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How Should Universities Play the Game?

How Should Universities Play the Game?

Publication type

Research and Project Evaluations

The role of the academic sector in sport for development and peace in South Africa.
By: Ben Sanders and Marion Keim

Multiple benefits may be achieved through sport for development and peace (SDP) initiatives. However, critics cite a lack of rigorous research and monitoring and evaluation (M&E), and urge against oversimplified notions of sport. The academic sector, with expertise in research, teaching and learning, is well positioned to fill this gap. This study contributes to SDP as an emerging field of development cooperation by analysing the role(s) of the academic sector, in particular universities, in SDP. This article forms part of a larger doctoral study that examines roles and responsibilities (current and potential) of the public sector, civil society and academic sector in SDP, providing a cooperative governance framework that may enable improved levels of cooperation and impact.

The study focuses on South Africa, with an overview of the policy environment and institutional arrangements for Sport and Recreation. The study analyses the way in which various South African universities are engaged in SDP. Qualitative methods of data collection were used, including key informant interviews, focus group discussions, desk-top review and document analysis.

Findings show that the academic sector can play a major role in SDP given the lack of rigorous evidence cited by proponents of SDP. Universities can strengthen research and evidence-based practice and assist with the institutionalisation of results-based M&E systems. Universities can promote a culture of teaching and learning, including ethical, participatory research among practitioners, while remaining a critical and independent voice for policy and advocacy purposes. However, it is clear that better collaboration is needed within and between the academic sector, government and civil society as well as an improved North-South exchange for universities.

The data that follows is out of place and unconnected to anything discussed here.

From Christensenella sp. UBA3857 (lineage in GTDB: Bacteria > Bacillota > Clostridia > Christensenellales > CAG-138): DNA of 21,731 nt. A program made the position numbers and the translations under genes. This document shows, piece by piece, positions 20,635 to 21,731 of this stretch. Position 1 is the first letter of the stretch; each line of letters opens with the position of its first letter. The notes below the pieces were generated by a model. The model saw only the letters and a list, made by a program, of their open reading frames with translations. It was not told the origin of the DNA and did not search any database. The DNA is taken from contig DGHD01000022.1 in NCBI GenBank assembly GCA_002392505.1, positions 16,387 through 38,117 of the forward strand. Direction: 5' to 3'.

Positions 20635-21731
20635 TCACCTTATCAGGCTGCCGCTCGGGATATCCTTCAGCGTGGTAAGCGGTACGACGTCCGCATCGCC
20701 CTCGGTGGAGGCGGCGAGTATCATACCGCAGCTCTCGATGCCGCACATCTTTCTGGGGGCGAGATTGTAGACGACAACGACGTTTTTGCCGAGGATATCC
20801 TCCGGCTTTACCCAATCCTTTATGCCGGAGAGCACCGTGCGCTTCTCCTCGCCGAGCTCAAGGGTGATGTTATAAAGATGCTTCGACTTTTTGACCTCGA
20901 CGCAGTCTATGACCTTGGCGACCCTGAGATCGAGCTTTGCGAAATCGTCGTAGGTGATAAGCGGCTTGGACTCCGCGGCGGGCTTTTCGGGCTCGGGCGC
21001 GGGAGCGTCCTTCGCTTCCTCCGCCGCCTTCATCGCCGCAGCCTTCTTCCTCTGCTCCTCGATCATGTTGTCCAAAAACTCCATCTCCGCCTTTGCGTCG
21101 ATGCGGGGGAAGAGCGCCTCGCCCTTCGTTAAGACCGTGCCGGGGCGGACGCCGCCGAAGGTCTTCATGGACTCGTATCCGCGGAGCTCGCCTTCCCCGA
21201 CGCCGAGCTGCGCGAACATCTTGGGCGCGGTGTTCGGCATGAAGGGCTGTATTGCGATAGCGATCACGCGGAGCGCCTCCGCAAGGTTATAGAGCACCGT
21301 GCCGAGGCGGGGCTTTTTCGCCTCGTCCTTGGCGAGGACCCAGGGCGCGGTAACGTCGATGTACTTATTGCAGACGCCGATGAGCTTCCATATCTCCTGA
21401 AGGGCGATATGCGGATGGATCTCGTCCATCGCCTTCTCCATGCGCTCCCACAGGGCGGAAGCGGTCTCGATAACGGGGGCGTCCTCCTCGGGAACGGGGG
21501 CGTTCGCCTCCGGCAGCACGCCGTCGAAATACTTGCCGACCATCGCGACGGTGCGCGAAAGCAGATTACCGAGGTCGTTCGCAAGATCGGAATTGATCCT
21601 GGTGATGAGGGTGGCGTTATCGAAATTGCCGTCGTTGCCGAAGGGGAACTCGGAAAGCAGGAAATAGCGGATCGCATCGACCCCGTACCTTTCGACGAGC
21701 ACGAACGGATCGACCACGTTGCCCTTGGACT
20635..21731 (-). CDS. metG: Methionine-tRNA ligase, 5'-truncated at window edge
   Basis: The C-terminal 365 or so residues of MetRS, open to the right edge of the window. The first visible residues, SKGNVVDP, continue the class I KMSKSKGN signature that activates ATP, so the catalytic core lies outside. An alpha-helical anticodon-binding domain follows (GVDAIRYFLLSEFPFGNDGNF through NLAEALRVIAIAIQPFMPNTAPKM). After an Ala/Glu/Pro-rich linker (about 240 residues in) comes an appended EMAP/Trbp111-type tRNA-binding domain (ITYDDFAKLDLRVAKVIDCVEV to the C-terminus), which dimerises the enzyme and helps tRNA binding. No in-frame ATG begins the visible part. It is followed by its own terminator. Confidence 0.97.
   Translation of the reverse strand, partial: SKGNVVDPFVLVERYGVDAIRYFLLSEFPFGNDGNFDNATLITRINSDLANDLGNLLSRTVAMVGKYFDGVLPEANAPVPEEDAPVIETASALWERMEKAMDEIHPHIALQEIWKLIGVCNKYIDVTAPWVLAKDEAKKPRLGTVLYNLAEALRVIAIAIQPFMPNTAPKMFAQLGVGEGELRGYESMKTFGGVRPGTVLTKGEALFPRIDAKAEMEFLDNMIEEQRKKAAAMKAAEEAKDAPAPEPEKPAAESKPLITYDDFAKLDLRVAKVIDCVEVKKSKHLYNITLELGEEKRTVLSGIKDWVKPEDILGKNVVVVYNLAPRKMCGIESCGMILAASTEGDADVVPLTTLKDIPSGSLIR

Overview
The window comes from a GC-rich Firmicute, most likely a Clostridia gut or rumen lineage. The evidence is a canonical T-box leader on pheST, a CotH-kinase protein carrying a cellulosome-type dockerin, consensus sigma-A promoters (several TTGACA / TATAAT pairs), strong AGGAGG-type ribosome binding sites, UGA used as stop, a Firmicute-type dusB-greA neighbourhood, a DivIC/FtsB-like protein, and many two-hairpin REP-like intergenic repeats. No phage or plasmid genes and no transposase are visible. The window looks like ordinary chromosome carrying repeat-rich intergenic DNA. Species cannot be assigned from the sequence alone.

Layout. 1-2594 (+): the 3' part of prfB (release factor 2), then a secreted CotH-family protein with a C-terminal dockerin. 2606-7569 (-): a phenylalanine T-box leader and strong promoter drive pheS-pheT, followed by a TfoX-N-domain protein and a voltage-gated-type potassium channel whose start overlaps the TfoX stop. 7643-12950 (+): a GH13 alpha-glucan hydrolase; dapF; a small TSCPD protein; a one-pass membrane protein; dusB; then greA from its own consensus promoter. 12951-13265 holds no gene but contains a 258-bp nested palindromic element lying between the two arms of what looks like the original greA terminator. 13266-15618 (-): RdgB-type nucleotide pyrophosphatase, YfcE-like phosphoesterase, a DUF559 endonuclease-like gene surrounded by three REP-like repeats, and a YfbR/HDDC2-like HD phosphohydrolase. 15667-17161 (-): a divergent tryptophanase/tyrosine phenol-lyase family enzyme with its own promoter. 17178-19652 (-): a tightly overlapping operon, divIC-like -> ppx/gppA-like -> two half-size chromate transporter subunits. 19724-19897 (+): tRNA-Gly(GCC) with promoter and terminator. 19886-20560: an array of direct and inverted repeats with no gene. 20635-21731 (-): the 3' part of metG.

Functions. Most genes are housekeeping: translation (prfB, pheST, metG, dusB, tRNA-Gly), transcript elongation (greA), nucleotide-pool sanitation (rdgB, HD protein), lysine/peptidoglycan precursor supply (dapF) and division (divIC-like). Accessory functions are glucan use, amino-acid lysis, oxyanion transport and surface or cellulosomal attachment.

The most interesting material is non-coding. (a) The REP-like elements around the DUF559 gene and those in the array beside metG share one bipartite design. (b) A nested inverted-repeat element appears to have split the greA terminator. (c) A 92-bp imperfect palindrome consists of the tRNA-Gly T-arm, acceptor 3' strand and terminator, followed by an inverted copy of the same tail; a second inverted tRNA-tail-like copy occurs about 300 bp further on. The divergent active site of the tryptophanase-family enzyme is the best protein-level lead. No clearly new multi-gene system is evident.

As such, multilateral agencies, nation states, local actors, and civil society partners, including the non-profit sector, need to better recognise the unique ability of universities to strengthen them as institutions and drive the SDP sector forward. There is no point in universities existing for their own sake, as they should also be committed to serve human causes. The academic sector needs to engage more beneficially with practitioners and stakeholders to ensure efforts in the classroom are aligned to the needs of communities, who should be involved fully in these processes. The academic sector should also recognise, value and appreciate its potential community engagement impact, including SDP, besides its research focus. There needs to be closer collaboration between universities, government and civil society to ensure everyone is on the same playing field.

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Published

Friday, March 9, 2018 - 10:19